Finding the right answer

Inside Out

Christina L. Martini and David G. Susler

Christina L. Martini is a practicing attorney, author and columnist. She is chair of the Chicago intellectual property practice group at DLA Piper and sits on its executive committee. She focuses on domestic and international trademark, copyright, domain name, Internet, advertising and unfair competition law. David G. Susler, is associate general counsel with National Material L.P., a manufacturing company primarily engaged in steel processing and aluminum extrusion. He has a general practice, providing advice, counseling and training to all business sectors and operation. To submit a question for future columns, e-mail

April 2016

What is the right answer for clients?

Susler: As lawyers often say, it depends. The “right” answer is more than simply reciting applicable law, whether one is working with business clients on commercial deals or individuals on their personal matters. Ultimately, the right answer for clients is the answer that best serves the client’s needs. Determining what the client “needs” depends on the facts and circumstances of the given matter, which include a broad range of considerations.

Martini: The right answer depends on the client, the issue, how important the issue is to the client, who will ultimately make the decision and any motivating factors. The right answer for one client may be the completely wrong answer for another, and the right answer today may be different from what it used to be or what it will be in the future. It can also depend on where the client’s organization is in its lifecycle. The right answer is generally the best answer one can get to under the circumstances and is not just the correct legal answer. It also takes into account the political and business dynamics at play.

How do you go about working with clients to get to the “right answer?”

Martini: It is a process, and there are a few key considerations. You need to determine what the right answer is from a legal perspective, assuming there is one. You then need to consider the business and political dynamics that are at play for the client, and you need to know who the ultimate decision-makers and influencers are and how they will go about making the call. You also need to consider whether there is a track record for making these types of decisions at the client and what their best- and worst-case scenarios are. The client’s risk tolerance often drives this determination as well as the timeline within which the client needs to get to an answer.

Susler: The best way to start is by trying to ascertain what the client truly needs. This begins with learning the relevant facts and must progress to a discussion about the client’s goals. Then I have to discern how those goals mesh with the reality of the facts and law. Sometimes I have conversations with my client about possibly modifying their goals, tempering them or perhaps expanding them, by discussing pertinent legal and business realities, often drawing upon my own career experiences. These conversations with my clients — discussing and debating facts and law and ultimately reaching the right answer — are some of the most rewarding parts of my practice.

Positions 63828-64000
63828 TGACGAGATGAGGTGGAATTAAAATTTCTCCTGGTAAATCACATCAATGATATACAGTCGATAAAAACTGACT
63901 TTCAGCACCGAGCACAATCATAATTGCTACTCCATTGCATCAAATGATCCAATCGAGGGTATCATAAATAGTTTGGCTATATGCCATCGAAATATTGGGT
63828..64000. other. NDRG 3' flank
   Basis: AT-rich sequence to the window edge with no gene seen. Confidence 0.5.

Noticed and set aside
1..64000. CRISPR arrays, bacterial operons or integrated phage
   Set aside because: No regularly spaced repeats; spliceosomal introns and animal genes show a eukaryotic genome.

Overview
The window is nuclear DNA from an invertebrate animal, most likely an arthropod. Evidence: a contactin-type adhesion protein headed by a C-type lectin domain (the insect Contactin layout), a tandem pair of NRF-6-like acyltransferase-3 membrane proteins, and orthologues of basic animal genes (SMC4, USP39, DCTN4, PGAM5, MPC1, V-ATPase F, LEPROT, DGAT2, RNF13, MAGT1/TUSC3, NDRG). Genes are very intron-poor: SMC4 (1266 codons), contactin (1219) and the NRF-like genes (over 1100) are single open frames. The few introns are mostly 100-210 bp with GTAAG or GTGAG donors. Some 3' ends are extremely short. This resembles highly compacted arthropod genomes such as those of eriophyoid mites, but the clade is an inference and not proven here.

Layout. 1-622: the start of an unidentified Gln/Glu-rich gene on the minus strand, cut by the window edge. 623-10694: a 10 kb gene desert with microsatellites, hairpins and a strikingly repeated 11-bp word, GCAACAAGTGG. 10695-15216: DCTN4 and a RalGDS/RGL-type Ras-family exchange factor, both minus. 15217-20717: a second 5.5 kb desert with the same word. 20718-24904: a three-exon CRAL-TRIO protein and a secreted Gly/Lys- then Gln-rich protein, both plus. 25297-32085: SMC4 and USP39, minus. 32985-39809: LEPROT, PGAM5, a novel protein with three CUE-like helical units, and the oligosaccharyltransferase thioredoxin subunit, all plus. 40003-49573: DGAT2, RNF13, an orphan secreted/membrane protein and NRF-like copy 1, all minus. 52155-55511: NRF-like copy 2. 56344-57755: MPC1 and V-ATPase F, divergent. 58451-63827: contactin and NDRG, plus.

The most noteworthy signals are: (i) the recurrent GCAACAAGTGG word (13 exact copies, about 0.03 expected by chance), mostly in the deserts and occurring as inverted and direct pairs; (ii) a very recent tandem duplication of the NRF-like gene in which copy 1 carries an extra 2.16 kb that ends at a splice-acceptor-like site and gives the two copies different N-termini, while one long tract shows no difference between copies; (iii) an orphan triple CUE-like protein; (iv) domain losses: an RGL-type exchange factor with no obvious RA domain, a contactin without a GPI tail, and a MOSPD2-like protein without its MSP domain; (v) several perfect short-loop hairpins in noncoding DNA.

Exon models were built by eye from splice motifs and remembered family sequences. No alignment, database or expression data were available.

Talk about some lessons you have learned over the years about defining the right answer for clients.

Martini: It is very important to know and understand your client. Putting yourself in their shoes can help tremendously — but you also need to take yourself out of the equation at a certain point and not make the right answer for the client be about what the right answer is for you. This is particularly true when it comes to issues such as risk tolerance, where the client may be willing to take bigger risks than we ourselves would or vice versa.

You must also keep in mind that timing is key. The right answer for a client is generally the best answer you can get to with limited knowledge and often under extenuating circumstances. You often have to feel your way through it and rely on what past experience has taught you in similar situations. You should also remember the importance of asking the right questions. Do not be afraid to ask questions and to seek help and guidance, especially if the issue is outside your area of practice. Finally, as mentioned above, remember that there generally is no one “right” answer, and what we are really talking about is the best answer, which more than anything is an optimization exercise across a number of different variables.

Susler: The No. 1 lesson is to listen to your client. This involves more than eliciting a recitation of the facts. You must hear their concerns, goals, passion for the matter, urgency, commitment and understanding, or lack thereof, about the situation. Discuss and explain potential outcomes, positives and negatives and assess risk. Do not simply say “no” — offer alternatives. Temper your black-letter legal advice with business (or life) reality.

No. 2: Put your ego aside. You may think you know the right answer but so may your client. In the business/commercial context, your client knows his or her business better than you do. However, your client may not readily know or appreciate the “right” answer in a legal context. As the attorney, we must guide our clients to the right answer by engaging in the conversations we previously described. Remember also to revisit these conversations because the right answer may change as a matter progresses and do not be afraid to change course with your advice.